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A spirit that is not afraid

Three prominent Alabama elections to know before Election Day

Auburn residents turned out to decide who would represent them on the City Council on Tuesday, Aug. 23. Photo by Daniel Schmidt.
Auburn residents turned out to decide who would represent them on the City Council on Tuesday, Aug. 23. Photo by Daniel Schmidt.

Several prominent races are underway in Alabama, including a race for governor, senator and third congressional district. Here is what you need to know about the candidates involved in these races.

On Nov. 8, three candidates will be up for election for governor: incumbent Kay Ivey (R), Yolanda Flowers (D), and James Blake (L).

Ivey has served as governor since April 2017, serving a partial term originally to fulfill a vacancy left by disgraced former Governor Robert Bentley. Ivey was reelected for a full term in 2018 and was sworn in in early 2019.

Prior to her work as governor, Ivey served for seven years as lieutenant governor and for eight years as state treasurer. Ivey was the first Republican woman to hold the office of lieutenant governor in Alabama.

Before running for governor, Flowers worked for 20 years in academia. After being raised in Birmingham, Ala., Flowers began her career in Tennessee.

She first worked as a reading instructor for the Blount County, Tenn., school system. After furthering her own education, she returned to Blount County to work as a speech, language and pathologist assistant and was active in the Alcoa City Schools system as well.

For a time, Flowers also worked for the state of Tennessee as a vocational rehabilitation counselor. She returned to Birmingham in 2016 where she worked under their city school system until 2019.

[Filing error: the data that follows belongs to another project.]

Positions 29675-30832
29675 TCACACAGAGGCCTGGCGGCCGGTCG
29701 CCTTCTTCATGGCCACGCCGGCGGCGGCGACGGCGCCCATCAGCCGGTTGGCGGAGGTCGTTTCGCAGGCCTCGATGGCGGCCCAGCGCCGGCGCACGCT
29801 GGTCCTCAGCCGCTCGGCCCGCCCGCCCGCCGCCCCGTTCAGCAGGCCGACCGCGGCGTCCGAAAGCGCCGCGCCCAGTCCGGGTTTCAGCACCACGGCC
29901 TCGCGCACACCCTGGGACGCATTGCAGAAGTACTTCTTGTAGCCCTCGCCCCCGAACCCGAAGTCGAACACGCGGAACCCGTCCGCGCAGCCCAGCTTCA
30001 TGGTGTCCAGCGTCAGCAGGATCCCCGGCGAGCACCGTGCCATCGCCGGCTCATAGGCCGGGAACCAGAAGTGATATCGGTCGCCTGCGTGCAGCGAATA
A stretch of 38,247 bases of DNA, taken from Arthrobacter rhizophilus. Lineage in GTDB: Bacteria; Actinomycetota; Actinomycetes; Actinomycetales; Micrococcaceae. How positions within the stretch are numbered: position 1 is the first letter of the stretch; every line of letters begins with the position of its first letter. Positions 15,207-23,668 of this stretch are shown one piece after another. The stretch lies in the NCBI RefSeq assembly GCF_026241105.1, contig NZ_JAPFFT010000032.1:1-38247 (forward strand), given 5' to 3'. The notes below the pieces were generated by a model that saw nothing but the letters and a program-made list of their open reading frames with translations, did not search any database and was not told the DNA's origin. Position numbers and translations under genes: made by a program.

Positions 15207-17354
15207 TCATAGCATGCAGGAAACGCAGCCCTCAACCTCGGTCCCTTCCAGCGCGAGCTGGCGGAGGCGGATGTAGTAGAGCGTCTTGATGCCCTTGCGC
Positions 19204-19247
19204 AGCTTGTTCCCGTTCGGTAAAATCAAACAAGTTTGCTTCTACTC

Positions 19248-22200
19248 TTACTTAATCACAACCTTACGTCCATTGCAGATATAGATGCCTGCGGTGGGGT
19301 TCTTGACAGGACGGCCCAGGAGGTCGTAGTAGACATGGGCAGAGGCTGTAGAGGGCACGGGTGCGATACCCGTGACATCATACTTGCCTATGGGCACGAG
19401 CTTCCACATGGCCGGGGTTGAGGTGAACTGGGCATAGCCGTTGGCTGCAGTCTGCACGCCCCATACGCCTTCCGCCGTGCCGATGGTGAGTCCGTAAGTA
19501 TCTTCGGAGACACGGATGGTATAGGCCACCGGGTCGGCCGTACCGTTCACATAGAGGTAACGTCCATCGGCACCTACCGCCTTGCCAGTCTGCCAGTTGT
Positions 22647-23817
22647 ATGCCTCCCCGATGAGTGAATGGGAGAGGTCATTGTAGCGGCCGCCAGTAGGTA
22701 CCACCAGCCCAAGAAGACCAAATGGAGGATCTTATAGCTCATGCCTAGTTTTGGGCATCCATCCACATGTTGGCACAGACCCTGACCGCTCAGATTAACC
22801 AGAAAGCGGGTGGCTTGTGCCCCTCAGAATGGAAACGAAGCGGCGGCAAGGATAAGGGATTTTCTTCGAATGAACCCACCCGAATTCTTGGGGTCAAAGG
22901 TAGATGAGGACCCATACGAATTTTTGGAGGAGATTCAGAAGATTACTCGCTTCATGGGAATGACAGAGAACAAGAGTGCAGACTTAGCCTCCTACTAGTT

Former Birmingham City Councilman Dr. James Blake is the Libertarian candidate for governor. Blake has been a practicing family medicine doctor for over two decades.

For Alabama’s U.S. Senate race to replace Sen. Richard Shelby, Katie Britt (R), Will Boyd (D), and John Sophocleus (L) will be facing off.

Britt began working as Sen. Shelby’s deputy press secretary after graduating from the University of Alabama with a degree in political science, later climbing the ranks to press secretary. 

She also worked as a special assistant to UA President Robert Witt and earned a law degree. Following this, she practiced at Butler Snow LLP.

Britt then worked as Shelby’s deputy campaign manager and communications director during his 2015 reelection bid. After his successful run, she served as his chief of staff in 2016.

Boyd has a shorter political history, first running for office in 2016 for Alabama’s fifth congressional district. Following this, he was the chairman of the Lauderdale County Democratic Executive Committee.

His second run for office came in 2017, in which he lost the Democratic primary to former Sen. Doug Jones. 

Prior to his political work, Boyd graduated from the University of South Carolina with a Bachelor of Science degree in Engineering. He furthered his education across several other institutions gaining three total doctorate degrees.

Sophocleus began his work at Ford Motor Company but began teaching economics classes at Clemson University and Auburn University in 1989 and 1992, respectively.

He has also taught economics to prisoners in the Alabama Prison Arts and Education Project. Throughout the years, Sophocleus has been published in several economics-related publications.

Also, up for grabs is Alabama’s District 3 U.S. Congressional seat. Incumbent Mike Rogers (R), is being challenged by Lin Veasey (D), and Thomas Casson (L).

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Rogers has held this seat since 2003. In Congress, Rogers is a ranking member of the Armed Services Committee and the Committee on Homeland Security.

Veasey has a bachelor’s in political science and a master's in community agency counseling. Veasey has spent most of her life working as a lay pastor within the Presbyterian Church and focusing on local mission work.

Casson is an Opelika native and has run for this seat in the past. His platform is centered around ensuring politics do not function as a lifetime career.

Tucker Massey | News Editor

Tucker Massey, sophomore in journalism, is a news editor for The Auburn Plainsman.

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